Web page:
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Music / Madvillainy

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Played like an accordion.

As luck would have it, one of America's two most powerful villains of the next decade is turned loose to strike terror into the hearts of men; who shock women into uncontrolled hysteria. The villains themselves were ultimately responsible for much of the popularity. Audiences loved to hate. The importance of the villain was not overlooked, of course one of the worst of all was Madvillain. They had no code of ethics.
"The Illest Villains"

Madvillainy is the debut album by American Hip-Hop duo Madvillain (MF DOOM as MC and Madlib as producer and occasional rapper), released on March 23, 2004. It continues DOOM's concept of playing with themes of supervillainy and trademark wordplay, while introducing Madlib's production ability.

While not the most commercially successful album (it peaked at number 179 on the US Billboard 200, a fair effort for an indie rap release), Madvillainy was critically adored (receiving attention from publications not usually receptive to hip-hop such as The New Yorker), is considered one of the greatest rap albums of its time and of all time, and has greatly influenced the next generation of musicians for DOOM's unconventional writing, Madlib's idiosyncratic production, and the general radio-unfriendly presentation of the album.


Unfortunately, DOOM and Madlib have not released an official sequel to this album in the 15 years since it was released. The closest they've gotten was a remix album Madlib put out in 2008, supposedly because he was unable to wait for DOOM to record new verses. While it was called Madvillainy 2, the album eschewed the original's narrative aesthetic for completely new production.

Since then, Madlib has claimed that a lack of communication on DOOM's part has delayed progress on the sequel, while DOOM has claimed that the two have made new material that will only be released at the right time. The likelihood of the sequel still, after over a decade of speculation, remains to be seen.



  1. "The Illest Villains" (1:55)
  2. "Accordion" (1:59)
  3. "Meat Grinder" (2:12)
  4. "Bistro" (1:08)
  5. "Raid" (ft. MED aka Medaphoar) (2:31)
  6. "America's Most Blunted" (ft. Lord Quas) (3:54)
  7. "Sickfit" (1:22)
  8. "Rainbows" (2:52)
  9. "Curls" (1:36)
  10. "Do Not Fire!" (0:53)
  11. "Money Folder (3:03)
  12. "Shadows of Tomorrow" (Performed by Madlib ft. Lord Quas) (2:36)
  13. "Operation Lifesaver aka Mint Test" (1:30)
  14. "Figaro" (2:26)
  15. "Hardcore Hustle" (ft. Wildchild) (1:22)
  16. "Strange Ways" (1:52)
  17. "Fancy Clown" (1:56)
  18. "Eye" (ft. Stacy Epps) (1:58)
  19. "Supervillain Theme" (0:53)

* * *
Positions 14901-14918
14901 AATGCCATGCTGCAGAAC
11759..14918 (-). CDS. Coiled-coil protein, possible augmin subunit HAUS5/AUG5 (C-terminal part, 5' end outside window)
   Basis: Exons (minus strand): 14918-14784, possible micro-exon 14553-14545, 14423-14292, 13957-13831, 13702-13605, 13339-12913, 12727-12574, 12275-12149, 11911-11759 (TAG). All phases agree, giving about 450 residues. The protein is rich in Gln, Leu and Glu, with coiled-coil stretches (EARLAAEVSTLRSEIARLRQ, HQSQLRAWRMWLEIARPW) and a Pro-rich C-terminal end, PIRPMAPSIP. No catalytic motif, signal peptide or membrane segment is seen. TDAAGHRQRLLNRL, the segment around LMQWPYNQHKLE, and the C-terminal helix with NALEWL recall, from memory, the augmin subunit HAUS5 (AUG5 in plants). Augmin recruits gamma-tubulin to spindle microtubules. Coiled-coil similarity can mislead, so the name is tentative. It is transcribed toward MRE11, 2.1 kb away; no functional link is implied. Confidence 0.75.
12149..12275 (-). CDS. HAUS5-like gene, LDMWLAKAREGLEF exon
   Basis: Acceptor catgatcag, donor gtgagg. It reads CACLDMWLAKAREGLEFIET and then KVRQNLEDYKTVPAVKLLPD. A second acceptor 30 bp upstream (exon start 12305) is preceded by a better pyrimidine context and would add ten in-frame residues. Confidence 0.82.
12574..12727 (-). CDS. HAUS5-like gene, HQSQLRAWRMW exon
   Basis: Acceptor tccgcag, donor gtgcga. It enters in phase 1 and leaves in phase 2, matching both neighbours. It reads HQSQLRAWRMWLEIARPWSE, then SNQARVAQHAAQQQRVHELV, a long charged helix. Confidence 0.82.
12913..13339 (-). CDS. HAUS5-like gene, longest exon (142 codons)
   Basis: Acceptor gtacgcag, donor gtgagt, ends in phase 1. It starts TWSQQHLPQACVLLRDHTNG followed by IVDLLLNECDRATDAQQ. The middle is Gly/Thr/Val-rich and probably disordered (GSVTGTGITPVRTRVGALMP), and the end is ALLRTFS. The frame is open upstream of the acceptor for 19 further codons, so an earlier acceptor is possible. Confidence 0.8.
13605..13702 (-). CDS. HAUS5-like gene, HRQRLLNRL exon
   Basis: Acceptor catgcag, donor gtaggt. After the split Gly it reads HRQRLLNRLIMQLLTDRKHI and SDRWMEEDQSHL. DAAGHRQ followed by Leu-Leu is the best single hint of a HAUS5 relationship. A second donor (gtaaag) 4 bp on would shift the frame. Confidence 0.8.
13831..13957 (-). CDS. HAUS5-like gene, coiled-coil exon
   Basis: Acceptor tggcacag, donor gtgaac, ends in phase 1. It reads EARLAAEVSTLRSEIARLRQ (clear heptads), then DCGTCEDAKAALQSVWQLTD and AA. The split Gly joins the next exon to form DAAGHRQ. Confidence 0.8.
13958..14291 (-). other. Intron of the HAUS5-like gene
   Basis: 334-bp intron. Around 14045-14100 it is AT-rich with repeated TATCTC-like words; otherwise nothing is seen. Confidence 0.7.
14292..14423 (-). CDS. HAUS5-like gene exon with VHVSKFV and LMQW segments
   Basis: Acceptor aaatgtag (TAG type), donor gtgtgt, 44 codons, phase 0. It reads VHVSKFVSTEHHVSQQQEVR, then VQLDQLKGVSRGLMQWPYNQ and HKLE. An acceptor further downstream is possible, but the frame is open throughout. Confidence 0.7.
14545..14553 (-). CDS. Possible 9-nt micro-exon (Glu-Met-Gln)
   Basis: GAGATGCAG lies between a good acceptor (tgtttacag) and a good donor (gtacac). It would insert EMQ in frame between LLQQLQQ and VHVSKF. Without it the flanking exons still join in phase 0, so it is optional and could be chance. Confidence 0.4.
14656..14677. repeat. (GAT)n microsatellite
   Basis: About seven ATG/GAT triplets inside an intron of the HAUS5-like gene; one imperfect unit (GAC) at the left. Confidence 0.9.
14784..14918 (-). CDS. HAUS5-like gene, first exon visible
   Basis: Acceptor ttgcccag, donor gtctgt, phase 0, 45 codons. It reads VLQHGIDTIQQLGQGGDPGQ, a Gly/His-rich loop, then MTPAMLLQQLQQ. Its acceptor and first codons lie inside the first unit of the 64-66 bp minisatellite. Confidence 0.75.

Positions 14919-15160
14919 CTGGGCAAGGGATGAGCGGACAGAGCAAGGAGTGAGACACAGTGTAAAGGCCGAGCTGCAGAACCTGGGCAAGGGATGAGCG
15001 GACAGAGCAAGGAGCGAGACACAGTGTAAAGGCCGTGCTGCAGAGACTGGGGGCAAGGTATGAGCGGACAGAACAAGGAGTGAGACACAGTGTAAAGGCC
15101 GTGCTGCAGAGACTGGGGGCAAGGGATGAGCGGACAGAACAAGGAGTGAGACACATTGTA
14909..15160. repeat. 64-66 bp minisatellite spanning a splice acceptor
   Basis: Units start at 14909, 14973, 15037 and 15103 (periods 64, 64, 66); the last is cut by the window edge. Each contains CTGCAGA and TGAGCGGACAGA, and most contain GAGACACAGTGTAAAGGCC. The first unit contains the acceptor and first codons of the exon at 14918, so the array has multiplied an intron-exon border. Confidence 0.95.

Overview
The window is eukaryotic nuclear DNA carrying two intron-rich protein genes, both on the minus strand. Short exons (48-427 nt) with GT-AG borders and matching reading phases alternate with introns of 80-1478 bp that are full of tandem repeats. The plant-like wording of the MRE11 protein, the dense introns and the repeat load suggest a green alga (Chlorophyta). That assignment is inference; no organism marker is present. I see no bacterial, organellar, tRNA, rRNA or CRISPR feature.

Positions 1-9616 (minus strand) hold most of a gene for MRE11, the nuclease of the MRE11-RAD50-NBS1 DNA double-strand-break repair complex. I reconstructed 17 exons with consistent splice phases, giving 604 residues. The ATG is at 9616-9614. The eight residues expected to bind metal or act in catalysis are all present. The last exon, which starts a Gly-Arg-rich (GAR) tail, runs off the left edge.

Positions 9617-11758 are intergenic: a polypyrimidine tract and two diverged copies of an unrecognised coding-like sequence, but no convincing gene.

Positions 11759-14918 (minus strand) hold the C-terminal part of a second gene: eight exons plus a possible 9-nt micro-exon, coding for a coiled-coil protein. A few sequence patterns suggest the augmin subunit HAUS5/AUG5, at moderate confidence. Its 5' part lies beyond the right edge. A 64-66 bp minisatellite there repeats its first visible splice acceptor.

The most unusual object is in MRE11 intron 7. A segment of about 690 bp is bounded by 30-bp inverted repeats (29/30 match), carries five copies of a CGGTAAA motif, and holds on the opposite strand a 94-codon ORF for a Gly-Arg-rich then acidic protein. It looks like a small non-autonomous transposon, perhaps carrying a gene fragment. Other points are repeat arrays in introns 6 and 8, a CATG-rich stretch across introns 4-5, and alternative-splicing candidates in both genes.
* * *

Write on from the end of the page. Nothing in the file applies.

20. "All Caps" (2:10)
  21. "Great Day" (2:17)
  22. "Rhinestone Cowboy" (4:02)

Tropes, more accurately, the dark side of our beings:

  • Added Alliterative Appeal: "Hardcore Hustle".
  • Album Intro Track: "The Illest Villains", an introduction to Madvillain.
  • Anti-Villain:
    "The villainous pair of really nice boys who just happened to be on the wrong side of the law."
  • As the Good Book Says...: "Money Folder" begins with DOOM quoting John 8:7.
    "Let he who is without sin cast the first stone"
    After you who's last, it's DOOM, he's the worst known
  • Badass Boast: "The Illest Villains":
    "Similar sequences could not be defeated. Villains who possess supernatural abilities - villains who were the personification of carnage."
  • Bowdlerise:
    • Done deliberately in "Curls", where the line "trying to get the ass" replaces the last word with a sound effect.
    • "Fancy Clown" also noticeably censors DOOM's uses of the word "fuck".
  • The Cameo: Daedelus, who's track "Experience" provides the core sample for "Accordion" appears in the song's music video— playing an accordion, fittingly enough.
  • Caps Lock: In "All Caps" (referring to DOOM):
    Just remember: all caps when you spell the man's name.
  • Comics Rule Everything Around Me: DOOM, one of the masters of this trope, embodying the role of a supervillain + Madlib sampling several old comic shows = this trope going without saying.
  • Corpsing: See Last Note Hilarity below.
  • Deliberately Monochrome: The album cover, save for the orange square in the top right corner. This also applies to the music video for "Accordion".
  • Determinator: The ending of "Strange Ways", which samples Tex Avery's Symphony In Slang.
    (...) I left. Outside it was raining cats and dogs. I was feelin' mighty blue... and everything looked black...but I carried on!
  • Drugs Are Good: "America's Most Blunted" glorifies marijuana.
  • Epic Rocking: In an album mostly composed of 2-minute songs, "America's Most Blunted" and "Rhinestone Cowboy" are 4 minutes long.
  • Even Bad Men Love Their Mamas: On "All Caps", DOOM warns, "Don't talk about my moms, yo."
  • Everybody Laughs Ending: A rare non-visual example; see Last Note Hilarity below.